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•Re: It's a dog, but what kind? (polymorphism , in Perl OO)

by merlyn (Sage)
on Mar 23, 2004 at 19:55 UTC ( #339158=note: print w/ replies, xml ) Need Help??


in reply to It's a dog, but what kind? (polymorphism , in Perl OO)

my $class=ref($proto)||$proto;
See Why ref($proto) should be avoided and ref($proto) - just say no!, please. And read my column that hits it head on when the publisher's embargo is lifted. (This is for future reference.)

-- Randal L. Schwartz, Perl hacker
Be sure to read my standard disclaimer if this is a reply.


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Re^2: It's a dog, but what kind? (polymorphism , in Perl OO)
by tye (Cardinal) on Mar 23, 2004 at 20:42 UTC
    my $class=ref($proto)||­$proto;

    I understand the reasons to avoid this construct.

    But if you avoid it, then you need to replace it with something. Unfortunately, although I often see this construct derided, I very seldom see suggestions for what to replace that line with (even when I come out and ask for it). The most straightforward replacement is unacceptable to me. See Re^2: A few Perl OOP questions. (disparaging) for why.

    I also consider the objections to this to be rather minor in impact in a lot of practical situations and appreciate the "sloppy" advantages of $obj->new() in a lot of pracitcal situations. So I consider this construct to be a net win for simple OO Perl classes in many cases.

    I also provide an alternative to it in (tye)Re: Private Class Methods.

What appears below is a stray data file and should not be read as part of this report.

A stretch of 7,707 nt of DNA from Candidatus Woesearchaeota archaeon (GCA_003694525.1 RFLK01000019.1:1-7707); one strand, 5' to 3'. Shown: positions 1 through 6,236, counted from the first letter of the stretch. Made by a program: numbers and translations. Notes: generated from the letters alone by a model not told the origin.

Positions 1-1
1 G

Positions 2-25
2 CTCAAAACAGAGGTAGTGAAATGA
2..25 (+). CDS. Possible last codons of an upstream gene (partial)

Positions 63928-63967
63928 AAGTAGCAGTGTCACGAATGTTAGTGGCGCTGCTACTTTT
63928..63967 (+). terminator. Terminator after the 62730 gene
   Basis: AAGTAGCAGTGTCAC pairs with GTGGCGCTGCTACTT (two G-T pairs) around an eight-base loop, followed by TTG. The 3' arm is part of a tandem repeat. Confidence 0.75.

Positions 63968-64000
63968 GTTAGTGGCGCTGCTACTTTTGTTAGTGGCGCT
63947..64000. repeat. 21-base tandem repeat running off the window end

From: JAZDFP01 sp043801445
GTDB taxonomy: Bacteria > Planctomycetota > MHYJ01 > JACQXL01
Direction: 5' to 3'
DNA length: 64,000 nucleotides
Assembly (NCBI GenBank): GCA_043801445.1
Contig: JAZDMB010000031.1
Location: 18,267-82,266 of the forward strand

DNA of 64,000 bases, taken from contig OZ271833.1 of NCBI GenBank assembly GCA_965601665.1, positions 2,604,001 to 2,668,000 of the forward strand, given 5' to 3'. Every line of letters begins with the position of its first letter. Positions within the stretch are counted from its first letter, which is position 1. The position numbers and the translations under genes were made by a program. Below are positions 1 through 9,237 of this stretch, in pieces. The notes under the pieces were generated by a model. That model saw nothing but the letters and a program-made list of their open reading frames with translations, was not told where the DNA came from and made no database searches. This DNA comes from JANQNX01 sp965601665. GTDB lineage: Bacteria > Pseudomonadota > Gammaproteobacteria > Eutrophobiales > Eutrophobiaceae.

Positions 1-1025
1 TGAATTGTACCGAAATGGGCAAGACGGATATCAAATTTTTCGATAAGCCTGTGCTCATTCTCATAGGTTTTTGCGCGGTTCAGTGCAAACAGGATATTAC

- tye        

      From the article you can't see yet:
      But here's the problem. When I survey experienced object-oriented programmers, and ask them what they expect new means when called on an instance (without looking at the implementation), the result usually divides rather equally into three camps: those that go "huh, why would you do that" and think it should throw an error, those that say that it would clone the object, and those that say it would copy the object's class but not the contents.

      So, no matter what you intend if you make your new do one of those three things, two thirds of the people who look at it will be wrong. It's not intuitive. So, don't write code like that, and especially don't just cargo-cult that from the manpage into your code. If you want an object like another object, use ref explicitly, as shown above. If you want a clone, put cloning code into your package, and call clone, as we saw earlier.

      -- Randal L. Schwartz, Perl hacker
      Be sure to read my standard disclaimer if this is a reply.

        Yes, as I said, I understand the objection. I note that you don't quote what your alternative is nor acknowledge the problem that I was bringing up.

        Did you give a concrete class when you asked your question? As I've said, I agree that there is a problem in theory, and that sometimes there is a problem in practice. But I've also found that, in practice, exactly what it means to get a 'new' object from an object of a *specific* class is often quite clear (and I don't think it usually means what you appear to be referring to as "clone" nor "copy").